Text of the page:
Stepping out for a bite to eat usually signals a break in your routine. However, stepping out for a meal in one of the following restaurants takes you as far away from the ordinary and expected as possible. You may visit one or more of these establishments for the food, but their breathtaking visual interest will also satisfy your hunger for the beautiful and unique. The following list highlights five of the most unique combinations of art, technology, and nature in any dining area the world over.
Stunning restaurant interiors and installations are feasts for the eye
This northern Italian eatery effortlessly combines elements of high style with the comfort and appeal of a rustic garden party. Napoleon III furniture, Le Corbusier outdoor furniture, '50s décor, and a large leather sofa create a sense of timeless, lived-in space.
Similarly, patio furniture, “living” surfaces, and wallpapers adorned with images of giant birdcages allow guests to enjoy indoor garden parties year round. Props such as wooden ladders that double as bookshelves and a courtyard surrounding the main dining area also contribute to the restaurant’s atmosphere of rural charm.
Village Green Marquee
Bright colours and exaggerated proportions lend this marquee at Melbourne’s Flemington horse track its characteristic humorous atmosphere. Fine china, wicker furniture, and ‘50s-inspired waitresses serving cups of piping hot tea collide with modern interpretations of English horse racing culture, including massive white picket fences, oversized flower pots, and an abundance of new season floral prints.
Corina Baldwin of bttb events collaborated with interior designers Hecker Phelan & Guthrie to create the space. The team wanted the marquee to evoke the nostalgia typically associated with horse racing without taking itself too seriously.
“The idea was to give the impression of a meeting place for relaxation and socialization,” Baldwin explains with respect to the marquee’s playful and relaxing design, which is also complemented by living flora and artificial grass.
A380 In-Flight Kitchen
If you’re not particularly fond of airplane food, perhaps a visit to this peculiarly themed Taiwanese restaurant will have you singing a different tune. Named after the Airbus A380, the largest double-deck airliner in the world, this restaurant features only one floor and has a detailed interior that closely resembles that of a commercial airplane. Design elements include faux oval-shaped windows, baggage compartments, and large blue headrest-adorned seats.
Entrepreneur Yang Mao-hui opened the restaurant. He decided to capitalize on Airbus 380’s fame in the aviation industry by offering guests a simulated experience of soaring through the clouds.
The themed eatery offers an array of high-end Western food, rather than making guests choose between chicken and fish. “Welcome aboard” is the friendly greeting staff members extend to guests, while those who must wait for a table are issued a “boarding pass.” Also, the restaurant houses 84 tables, 20 of which are “first class” and reserved for groups with advance bookings.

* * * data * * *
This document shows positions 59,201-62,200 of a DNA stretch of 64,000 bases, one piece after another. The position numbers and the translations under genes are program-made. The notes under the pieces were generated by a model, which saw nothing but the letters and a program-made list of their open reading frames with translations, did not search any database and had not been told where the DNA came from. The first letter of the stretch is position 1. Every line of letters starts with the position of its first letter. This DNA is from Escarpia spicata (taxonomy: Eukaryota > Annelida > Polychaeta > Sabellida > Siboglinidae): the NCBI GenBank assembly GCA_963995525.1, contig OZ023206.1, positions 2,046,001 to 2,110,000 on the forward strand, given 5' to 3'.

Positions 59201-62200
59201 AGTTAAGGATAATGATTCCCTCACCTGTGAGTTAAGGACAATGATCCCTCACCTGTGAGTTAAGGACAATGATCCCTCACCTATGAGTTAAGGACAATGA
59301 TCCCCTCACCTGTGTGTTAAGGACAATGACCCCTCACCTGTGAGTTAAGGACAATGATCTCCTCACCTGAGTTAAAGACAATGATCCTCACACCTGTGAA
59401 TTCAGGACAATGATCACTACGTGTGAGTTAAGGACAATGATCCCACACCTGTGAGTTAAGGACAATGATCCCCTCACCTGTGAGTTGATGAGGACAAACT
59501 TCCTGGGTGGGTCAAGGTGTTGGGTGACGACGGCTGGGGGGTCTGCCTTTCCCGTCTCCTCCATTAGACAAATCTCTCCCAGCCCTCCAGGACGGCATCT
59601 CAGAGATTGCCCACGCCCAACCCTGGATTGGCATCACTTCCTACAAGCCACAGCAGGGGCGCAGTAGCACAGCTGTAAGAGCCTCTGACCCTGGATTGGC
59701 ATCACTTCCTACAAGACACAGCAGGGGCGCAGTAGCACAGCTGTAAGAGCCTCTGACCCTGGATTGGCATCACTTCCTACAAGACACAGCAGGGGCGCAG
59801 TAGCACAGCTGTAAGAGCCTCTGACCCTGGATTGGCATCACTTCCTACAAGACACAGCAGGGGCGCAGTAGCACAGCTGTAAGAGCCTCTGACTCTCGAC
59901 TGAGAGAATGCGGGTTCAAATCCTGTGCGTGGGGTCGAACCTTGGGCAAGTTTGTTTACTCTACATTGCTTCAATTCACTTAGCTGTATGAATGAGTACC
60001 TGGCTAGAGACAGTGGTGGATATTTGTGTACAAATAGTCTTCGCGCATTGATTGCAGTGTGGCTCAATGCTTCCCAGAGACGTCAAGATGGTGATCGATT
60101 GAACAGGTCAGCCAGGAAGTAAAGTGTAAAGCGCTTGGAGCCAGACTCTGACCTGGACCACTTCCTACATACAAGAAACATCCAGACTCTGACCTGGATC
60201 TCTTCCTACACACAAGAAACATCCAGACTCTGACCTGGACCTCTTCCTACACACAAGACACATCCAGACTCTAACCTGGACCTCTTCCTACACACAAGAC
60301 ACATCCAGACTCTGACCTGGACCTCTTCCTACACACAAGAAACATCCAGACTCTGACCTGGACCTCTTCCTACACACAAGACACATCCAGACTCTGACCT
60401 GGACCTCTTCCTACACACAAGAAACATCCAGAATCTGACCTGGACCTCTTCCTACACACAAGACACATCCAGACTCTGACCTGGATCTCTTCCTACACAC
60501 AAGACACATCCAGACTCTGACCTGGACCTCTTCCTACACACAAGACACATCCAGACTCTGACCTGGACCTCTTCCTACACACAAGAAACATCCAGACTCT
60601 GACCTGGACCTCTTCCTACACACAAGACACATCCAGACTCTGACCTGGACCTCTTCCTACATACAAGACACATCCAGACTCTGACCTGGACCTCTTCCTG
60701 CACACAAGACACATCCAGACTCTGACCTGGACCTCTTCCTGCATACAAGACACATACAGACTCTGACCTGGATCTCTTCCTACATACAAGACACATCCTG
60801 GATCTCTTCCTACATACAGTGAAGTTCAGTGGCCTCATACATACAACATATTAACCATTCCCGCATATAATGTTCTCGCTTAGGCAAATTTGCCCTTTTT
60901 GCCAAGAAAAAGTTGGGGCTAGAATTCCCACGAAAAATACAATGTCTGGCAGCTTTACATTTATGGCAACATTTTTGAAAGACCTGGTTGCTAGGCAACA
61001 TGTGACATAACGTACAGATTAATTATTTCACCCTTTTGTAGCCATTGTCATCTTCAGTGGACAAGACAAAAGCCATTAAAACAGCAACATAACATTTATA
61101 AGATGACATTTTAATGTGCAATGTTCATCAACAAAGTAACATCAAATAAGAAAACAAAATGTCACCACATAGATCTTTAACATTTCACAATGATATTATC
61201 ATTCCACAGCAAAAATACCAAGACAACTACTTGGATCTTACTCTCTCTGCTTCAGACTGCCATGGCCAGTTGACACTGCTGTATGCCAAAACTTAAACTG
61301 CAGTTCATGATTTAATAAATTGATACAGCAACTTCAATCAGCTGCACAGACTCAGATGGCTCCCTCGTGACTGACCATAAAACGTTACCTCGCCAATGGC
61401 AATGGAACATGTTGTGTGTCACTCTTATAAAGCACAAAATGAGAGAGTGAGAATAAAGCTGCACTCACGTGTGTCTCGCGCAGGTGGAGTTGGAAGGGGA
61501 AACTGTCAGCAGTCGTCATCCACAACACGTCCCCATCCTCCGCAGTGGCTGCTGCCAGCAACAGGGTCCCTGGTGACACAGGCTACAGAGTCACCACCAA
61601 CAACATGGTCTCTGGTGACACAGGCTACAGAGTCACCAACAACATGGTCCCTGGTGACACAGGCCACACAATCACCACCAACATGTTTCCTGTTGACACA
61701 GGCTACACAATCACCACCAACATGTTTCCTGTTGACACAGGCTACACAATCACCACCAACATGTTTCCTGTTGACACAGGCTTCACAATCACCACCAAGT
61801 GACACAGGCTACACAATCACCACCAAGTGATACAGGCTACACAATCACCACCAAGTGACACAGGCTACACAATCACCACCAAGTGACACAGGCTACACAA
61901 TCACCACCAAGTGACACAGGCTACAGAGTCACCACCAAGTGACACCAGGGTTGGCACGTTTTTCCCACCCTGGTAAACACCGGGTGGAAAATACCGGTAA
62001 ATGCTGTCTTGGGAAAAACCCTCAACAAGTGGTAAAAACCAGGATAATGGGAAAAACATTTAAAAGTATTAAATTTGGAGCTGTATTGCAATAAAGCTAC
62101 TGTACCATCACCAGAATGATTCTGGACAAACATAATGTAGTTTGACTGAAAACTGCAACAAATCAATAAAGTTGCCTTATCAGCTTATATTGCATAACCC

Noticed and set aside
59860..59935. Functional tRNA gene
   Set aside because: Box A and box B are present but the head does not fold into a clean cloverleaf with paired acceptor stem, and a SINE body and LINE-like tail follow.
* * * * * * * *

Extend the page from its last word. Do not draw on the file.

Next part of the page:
As you might have guessed, the wait staff dress like flight attendants, and guests will be pleased to note that no security clearance is required to secure a table.
Guests of this futuristic restaurant use advanced software applications to order their food, which descends from the kitchen via winding metallic tracks. At this particular eatery, wait staff are unnecessary due to touch-screen computers installed at every table. With a few taps and swipes, guests can browse the menu of dishes made from local, organic ingredients and consult a list of the restaurant’s suppliers. The computers also allow guests to view “hit lists” of other guests for easy access to their recommendations.
The restaurant’s owner, Michael Mack, rose to prominence in the city as the owner of a profitable iron foundry before deciding to usher the dining experience into the 21st century. He installed a kitchen above the main dining area of 's Baggers, which also houses computers that register the orders coming in from below. The system then calculates the likely delivery time of drink and food orders and relays the information to the appropriate table.
The track system that delivers the orders is patented in Germany, and Mack is currently seeking international protection for his invention so that he can license it to restaurants in other countries.
Dubai, United Arab Emirates
If you’re craving an escape from the soaring temperatures that characterize one of the Middle East’s biggest cities, look no further than Chillout, a restaurant made entirely of ice. Seat yourself on one of the restaurant’s many benches or chairs that have been sculpted from giants block of ice, while sipping a mocktail from an ice glass. Then, head over to the ice bar if you’re in need of a refill.
This amazingly unique restaurant fills 2,400 square feet and is divided into three sections. Guests initially unwind in the lobby and lounge areas, which are set to room temperature, before entering a buffer zone. At 5 degrees Celsius, the buffer zone lets your body prepare for the main dining area’s drastic drop in temperature. Guests are also outfitted with the necessary parka, disposable wool gloves, and shoes.
While enjoying cold cuts, cheese, juice, mocktails, and ice cream, guests can admire decorative centrepieces or the elaborate chandelier — all of which are carved from crystal-clear ice. Sheepskin throws are also available for an extra measure of warmth inside the frosty dining room.